We continue our seven-part exploration of the most theologically potent elements in the Harry Potter saga with a look at the nature of, and inspiration for, the dementor–the hellish wardens of Azkaban prison–and the only counterforce that repels them. Just how did Sirius Black escape?! For Parts 1 and 2, click here and here.

Standing in the doorway, illuminated by the shivering flames in Lupin’s hand, was a cloaked figure that towered to the ceiling. Its face was completely hidden beneath its hood. Harry’s eyes darted downward, and what he saw made his stomach contract. There was a hand protruding from the cloak and it was glistening, grayish, slimy-looking, and scabbed, like something dead that had decayed in water…

And then the thing beneath the hood, whatever it was, drew a long, slow, rattling breath, as though it were trying to suck something more than air from its surroundings.

An intense cold swept over them all. Harry felt his own breath catch in his chest. The cold went deep than his skin. It was inside his chest, it was inside his very heart…Harry’s eyes rolled up into his head. He couldn’t see. He was drowning in cold. There was a rushing in his ears as though of water. He was being dragged downward, the roaring growing louder…

Harry first meets a dementor on a train to Hogwarts School in The Prisoner of Azkaban, in his third year at Hogwarts. The famed renegade criminal Sirius Black (whose innocence is undisclosed until the end of the novel) has escaped the Azkaban Prison—something unheard of in the magical world—with the apparent intent of finding Harry and killing him. As Harry’s new professor, Lupin, instructs him, dementors are the soulless guards of the Prison, “set on a tiny island, way out to sea, but they don’t need walls or water to keep the prisoners in, not when they’re all trapped inside their own heads, incapable of a single cheerful thought.” Harry’s first experience with the dementor on the train is a terrifying one; a rush of cold enters his body, and before he loses consciousness, he hears the scream of his murdered mother. Harry feels shame for not being able to handle them as well as his peers, until Lupin explains their nature:

Dementors are among the foulest creatures that walk this earth. They infest the darkest, filthiest places, they glory in decay and despair, they drain peace, hope, and happiness out of the air around them… Get too near a Dementor and every good feeling, every happy memory will be sucked out of you. If it can, the Dementor will feed on you long enough to reduce you to something like itself…soulless and evil. You will be left with nothing but the worst experiences of your life.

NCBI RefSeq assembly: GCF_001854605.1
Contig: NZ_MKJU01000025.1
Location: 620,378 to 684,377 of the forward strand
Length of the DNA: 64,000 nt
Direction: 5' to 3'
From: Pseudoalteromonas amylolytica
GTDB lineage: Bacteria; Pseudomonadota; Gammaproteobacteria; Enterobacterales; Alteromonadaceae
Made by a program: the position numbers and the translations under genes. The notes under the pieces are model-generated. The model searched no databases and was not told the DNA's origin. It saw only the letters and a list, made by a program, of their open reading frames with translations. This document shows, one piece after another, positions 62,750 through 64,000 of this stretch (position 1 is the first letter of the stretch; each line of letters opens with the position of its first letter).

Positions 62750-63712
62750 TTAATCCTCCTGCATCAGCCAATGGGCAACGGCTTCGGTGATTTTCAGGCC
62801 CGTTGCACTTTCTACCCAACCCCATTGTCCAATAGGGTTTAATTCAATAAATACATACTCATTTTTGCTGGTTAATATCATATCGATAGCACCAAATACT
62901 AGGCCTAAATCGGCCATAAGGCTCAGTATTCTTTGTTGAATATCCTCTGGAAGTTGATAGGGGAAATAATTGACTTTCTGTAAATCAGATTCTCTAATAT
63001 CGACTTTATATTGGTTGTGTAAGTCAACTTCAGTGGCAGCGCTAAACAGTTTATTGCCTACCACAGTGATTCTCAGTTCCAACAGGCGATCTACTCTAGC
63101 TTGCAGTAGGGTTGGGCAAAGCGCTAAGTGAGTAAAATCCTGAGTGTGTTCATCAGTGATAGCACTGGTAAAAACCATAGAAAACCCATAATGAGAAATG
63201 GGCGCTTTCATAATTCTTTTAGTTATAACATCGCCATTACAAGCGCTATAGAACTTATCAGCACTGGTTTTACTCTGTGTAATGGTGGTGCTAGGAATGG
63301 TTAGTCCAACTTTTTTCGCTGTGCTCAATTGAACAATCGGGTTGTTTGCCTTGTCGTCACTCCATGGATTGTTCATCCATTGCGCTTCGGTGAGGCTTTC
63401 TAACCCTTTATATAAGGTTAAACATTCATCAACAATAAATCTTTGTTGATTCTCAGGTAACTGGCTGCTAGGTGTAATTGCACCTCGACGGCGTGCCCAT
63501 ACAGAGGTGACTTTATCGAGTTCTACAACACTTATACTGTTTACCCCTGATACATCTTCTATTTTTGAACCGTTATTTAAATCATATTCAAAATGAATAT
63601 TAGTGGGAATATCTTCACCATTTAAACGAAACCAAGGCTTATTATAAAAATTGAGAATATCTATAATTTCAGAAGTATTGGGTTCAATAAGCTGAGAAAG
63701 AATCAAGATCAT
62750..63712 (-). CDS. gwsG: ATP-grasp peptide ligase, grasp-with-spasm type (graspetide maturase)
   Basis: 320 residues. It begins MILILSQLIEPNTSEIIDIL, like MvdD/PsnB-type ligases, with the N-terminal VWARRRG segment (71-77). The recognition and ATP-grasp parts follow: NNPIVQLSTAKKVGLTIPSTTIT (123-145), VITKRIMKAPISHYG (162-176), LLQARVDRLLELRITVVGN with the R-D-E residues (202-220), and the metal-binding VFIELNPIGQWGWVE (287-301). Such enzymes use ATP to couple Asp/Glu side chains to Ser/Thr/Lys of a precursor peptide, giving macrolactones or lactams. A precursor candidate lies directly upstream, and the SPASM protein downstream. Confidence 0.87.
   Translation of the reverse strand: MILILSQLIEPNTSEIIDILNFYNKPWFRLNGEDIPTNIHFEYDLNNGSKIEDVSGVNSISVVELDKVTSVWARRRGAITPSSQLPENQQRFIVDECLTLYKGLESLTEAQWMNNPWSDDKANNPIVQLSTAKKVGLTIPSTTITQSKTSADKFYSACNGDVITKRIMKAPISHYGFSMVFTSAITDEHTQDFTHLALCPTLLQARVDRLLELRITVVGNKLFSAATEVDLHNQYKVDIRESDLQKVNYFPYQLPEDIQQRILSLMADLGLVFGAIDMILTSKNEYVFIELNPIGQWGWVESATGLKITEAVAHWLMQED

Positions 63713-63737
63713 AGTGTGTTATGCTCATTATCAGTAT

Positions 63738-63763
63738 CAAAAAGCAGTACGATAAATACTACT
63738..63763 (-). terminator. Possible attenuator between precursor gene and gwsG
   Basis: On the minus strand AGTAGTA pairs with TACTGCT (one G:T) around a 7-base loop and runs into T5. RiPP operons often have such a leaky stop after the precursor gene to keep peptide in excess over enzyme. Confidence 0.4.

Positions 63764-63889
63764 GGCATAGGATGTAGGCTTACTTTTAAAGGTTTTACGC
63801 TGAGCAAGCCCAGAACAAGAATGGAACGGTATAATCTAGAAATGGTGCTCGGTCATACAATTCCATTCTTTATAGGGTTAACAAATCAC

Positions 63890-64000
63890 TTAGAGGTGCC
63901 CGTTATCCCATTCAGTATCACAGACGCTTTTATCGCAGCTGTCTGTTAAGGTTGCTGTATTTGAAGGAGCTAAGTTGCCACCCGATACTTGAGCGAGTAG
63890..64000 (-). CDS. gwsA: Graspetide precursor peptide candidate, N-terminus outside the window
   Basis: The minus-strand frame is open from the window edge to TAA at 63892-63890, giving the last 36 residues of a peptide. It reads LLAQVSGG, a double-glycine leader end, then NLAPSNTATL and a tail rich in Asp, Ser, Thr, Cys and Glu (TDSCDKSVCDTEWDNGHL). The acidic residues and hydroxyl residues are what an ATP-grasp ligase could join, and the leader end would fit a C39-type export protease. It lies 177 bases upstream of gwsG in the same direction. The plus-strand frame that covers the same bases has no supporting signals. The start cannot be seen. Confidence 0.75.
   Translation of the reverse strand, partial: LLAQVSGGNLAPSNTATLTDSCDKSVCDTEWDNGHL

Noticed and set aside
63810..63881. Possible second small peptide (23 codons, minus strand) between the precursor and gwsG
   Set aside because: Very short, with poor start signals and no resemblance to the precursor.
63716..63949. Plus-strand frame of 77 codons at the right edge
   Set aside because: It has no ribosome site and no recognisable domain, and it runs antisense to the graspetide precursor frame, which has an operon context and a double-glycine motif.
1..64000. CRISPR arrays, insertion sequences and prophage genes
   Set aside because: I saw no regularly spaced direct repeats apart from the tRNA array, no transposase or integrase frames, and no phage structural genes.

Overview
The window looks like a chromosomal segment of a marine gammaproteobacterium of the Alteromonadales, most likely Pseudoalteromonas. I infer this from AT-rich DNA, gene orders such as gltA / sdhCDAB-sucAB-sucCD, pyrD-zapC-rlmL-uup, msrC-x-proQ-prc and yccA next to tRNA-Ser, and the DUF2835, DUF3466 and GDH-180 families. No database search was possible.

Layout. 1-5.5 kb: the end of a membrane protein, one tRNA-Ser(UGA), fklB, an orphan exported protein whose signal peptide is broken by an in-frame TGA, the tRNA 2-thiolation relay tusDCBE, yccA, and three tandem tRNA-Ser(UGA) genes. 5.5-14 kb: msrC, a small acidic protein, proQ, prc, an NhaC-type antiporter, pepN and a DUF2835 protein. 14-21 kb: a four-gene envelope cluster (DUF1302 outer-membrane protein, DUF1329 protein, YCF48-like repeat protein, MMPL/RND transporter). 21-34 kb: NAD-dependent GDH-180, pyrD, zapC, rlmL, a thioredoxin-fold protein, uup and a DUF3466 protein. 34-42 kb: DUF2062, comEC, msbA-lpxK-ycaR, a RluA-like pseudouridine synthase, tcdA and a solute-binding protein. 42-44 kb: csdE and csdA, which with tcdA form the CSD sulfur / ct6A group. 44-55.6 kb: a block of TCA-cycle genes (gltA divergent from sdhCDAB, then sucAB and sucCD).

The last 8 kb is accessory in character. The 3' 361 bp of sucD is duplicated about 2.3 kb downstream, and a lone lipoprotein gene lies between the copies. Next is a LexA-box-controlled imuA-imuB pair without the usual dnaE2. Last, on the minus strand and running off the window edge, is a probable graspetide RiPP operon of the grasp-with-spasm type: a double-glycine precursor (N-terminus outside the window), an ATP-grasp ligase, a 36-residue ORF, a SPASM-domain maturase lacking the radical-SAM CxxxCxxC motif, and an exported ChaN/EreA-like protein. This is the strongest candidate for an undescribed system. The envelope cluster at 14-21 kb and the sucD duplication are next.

It is not Harry’s lack of courage or fortitude that weakens him before the dementor, but the anguish of his past. Feeding on his happy moments, the dementor leaves its victim in a pit of isolating despair, with only his/her worst memories, robbing them also of the ability to pull themselves out of that hopelessness. Ron notes that he “felt like he would never be cheerful again.” Such defenseless feeding and helplessness immediately conjures the reader into the world of addiction, or bouts with anxiety and depression. Rowling herself mentioned that the dementor concept came from a time when she was throttled by severe depression, where she felt “that very deadened feeling, which is so very different from feeling sad.”

It is from this downward-spiraling loss of hope and help that one must be saved, lest one is driven as mad and soulless as the attacking dementor. The Dementor’s Kiss, its final blow, is one in which victim’s soul is literally sucked out. This, according to Professor Lupin, is worse than death:

You can exist without your soul, you know, as long as your brain and heart are still working. But you’ll have no sense of self anymore, no memory, no…anything. There’s no chance at all of recovery. You’ll just—exist. As an empty shell.

The only charm which can defend someone from the dementor is the Patronus Charm. Rather than battling the dementor on one’s own, the wizard who conjures the Patronus Charm is summoning a power which is greater than they are, which will stand before the dementor as a positive force. It is a complicated spell, because one must connect with and focus upon a memory that is powerful and positive enough to protect. If one’s conception of happiness is not rooted in love but in exhilaration or excitement, the Patronus founders. In other words, the strength of the Patronus is as strong as the love which generates it:

The Patronus is a kind of positive force, a projection of the very things that the dementor feeds upon—hope, happiness, the desire to survive—but it cannot feel despair, as real humans can, so the dementors can’t hurt it. But I must warn you, Harry, that the charm might be too advanced for you. Many qualified wizards have difficulty with it.

In Latin, the charm’s incantation (“Expecto Patronum”) means “I await a protector.” The Patronus charm works as a kind of advocate that stands in for the wizard, a spiritual force of good that cannot despair as humans do, thus acting as subsitute prey for the dementors to feed on (or not feed on, as the case may be). The reason that Harry attracts the attention of dementors is also the same reason that he is one of the youngest wizards to have ever conjured a Patronus. He is stamped by the love of his parents, who died so that he might live. The murder of his parents is more than eternal stain upon his memory, it signifies the power of the self-giving love that gave him life. Through it, Harry communes with the deepest depths of grief and hope.

To continue to Part 4: The Pensieve, click here.